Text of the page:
MANILA, Philippines — A gunman shot and killed a journalist who was watching TV at a store in a central Philippine city, in a brazen attack in what has long been regarded as one of the world’s most dangerous countries for journalists.
Jesus Malabanan, a 58-year-old provincial correspondent for the Manila Standard newspaper, died while being transported to a hospital after being shot once in the head by one of two motorcycle-riding men Wednesday night at a family store he was tending in Calbayog city in Samar province, police and officials said Thursday.
The suspects escaped and a police investigation is underway to identify them and a motive for the attack.
Media watchdog groups condemned the killing, including Malabanan’s colleagues in Pampanga, a province north of Manila where he was based and worked for years as a news correspondent and as a stringer for Reuters.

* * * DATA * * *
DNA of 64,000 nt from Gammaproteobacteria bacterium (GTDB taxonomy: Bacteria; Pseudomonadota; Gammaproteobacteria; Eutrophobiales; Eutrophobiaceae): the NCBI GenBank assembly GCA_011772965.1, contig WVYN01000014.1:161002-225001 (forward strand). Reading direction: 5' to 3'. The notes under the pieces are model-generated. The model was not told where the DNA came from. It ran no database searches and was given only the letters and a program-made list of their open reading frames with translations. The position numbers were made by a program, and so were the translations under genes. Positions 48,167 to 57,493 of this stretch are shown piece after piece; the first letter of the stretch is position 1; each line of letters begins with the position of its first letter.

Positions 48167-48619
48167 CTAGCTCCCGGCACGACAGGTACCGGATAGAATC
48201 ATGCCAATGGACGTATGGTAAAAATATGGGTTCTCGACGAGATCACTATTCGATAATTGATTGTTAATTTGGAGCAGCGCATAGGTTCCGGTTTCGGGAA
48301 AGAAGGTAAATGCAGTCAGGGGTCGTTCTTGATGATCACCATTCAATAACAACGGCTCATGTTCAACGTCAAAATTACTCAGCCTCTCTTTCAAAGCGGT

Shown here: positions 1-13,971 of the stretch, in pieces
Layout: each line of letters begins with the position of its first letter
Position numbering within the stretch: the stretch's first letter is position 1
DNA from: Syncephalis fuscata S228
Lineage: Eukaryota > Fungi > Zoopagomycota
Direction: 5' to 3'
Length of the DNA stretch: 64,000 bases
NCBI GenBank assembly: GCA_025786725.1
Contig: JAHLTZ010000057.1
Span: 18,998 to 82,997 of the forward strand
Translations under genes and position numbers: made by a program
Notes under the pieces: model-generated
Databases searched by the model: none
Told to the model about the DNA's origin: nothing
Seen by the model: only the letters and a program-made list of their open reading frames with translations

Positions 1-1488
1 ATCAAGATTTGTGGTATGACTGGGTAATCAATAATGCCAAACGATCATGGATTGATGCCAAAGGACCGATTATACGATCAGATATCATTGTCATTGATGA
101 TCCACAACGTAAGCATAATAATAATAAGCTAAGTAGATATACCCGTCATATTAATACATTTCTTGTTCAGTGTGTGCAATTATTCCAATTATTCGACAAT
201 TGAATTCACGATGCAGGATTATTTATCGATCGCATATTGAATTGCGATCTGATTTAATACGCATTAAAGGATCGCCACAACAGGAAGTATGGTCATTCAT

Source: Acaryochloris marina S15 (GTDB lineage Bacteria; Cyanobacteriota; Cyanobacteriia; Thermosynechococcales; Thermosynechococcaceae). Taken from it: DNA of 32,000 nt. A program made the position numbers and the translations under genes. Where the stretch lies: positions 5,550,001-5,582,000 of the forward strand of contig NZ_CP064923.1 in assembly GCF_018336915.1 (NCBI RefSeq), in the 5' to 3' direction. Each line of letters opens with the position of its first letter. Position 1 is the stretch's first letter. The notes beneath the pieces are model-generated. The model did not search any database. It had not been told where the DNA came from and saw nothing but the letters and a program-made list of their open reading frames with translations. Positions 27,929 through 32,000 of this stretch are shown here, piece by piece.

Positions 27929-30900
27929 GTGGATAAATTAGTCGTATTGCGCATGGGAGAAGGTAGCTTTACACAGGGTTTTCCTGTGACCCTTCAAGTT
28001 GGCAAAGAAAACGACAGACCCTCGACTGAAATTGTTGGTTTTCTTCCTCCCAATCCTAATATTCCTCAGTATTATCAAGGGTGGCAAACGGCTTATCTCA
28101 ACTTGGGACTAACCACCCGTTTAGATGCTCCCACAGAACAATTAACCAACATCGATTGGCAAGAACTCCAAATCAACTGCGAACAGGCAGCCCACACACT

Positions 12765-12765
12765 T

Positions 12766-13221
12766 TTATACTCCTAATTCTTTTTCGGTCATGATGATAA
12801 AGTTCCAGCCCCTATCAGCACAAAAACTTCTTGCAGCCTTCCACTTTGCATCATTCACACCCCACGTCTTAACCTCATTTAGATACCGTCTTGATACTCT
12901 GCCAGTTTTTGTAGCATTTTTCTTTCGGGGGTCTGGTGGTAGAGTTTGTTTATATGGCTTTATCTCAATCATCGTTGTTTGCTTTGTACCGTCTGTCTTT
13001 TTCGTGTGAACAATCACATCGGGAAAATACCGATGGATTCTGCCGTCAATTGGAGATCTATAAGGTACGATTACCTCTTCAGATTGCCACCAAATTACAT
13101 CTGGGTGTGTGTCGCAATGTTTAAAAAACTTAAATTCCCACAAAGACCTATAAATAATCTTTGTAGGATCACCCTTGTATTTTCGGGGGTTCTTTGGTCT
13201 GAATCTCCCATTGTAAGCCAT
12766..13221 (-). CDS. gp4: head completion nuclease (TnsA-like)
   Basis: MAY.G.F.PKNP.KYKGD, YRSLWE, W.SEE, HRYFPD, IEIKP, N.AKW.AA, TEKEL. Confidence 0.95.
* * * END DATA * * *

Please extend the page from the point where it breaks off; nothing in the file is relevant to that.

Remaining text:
A media protection body created by President Rodrigo Duterte strongly condemned the killing and vowed to arrest the killers. Duterte has been a target of human rights and media watchdogs for his inability to hold the perpetrators accountable.
Dozens of journalists have been killed or come under attack under Duterte and his predecessors. In 2009, members of a powerful political clan and their associates gunned down 58 people, including 32 media workers, in a brazen execution-style attack in southern Maguindanao province that horrified the world.
While the mass killing was later linked to a violent electoral rivalry common in many rural areas, it also showcased the threats faced by journalists in the Philippines. Journalists in poverty-stricken Southeast Asia face security threats from a slew of illegal guns, private armies and powerful clans.
Thirty-two of those gunned down in Maguindanao’s Ampatuan town were local reporters and media workers. Media watchdogs claim it was the most brutal attack against journalists in modern history.
A Philippine court found key members of the Ampatuan family guilty of the mass killings in 2019 but many more suspects remain at large.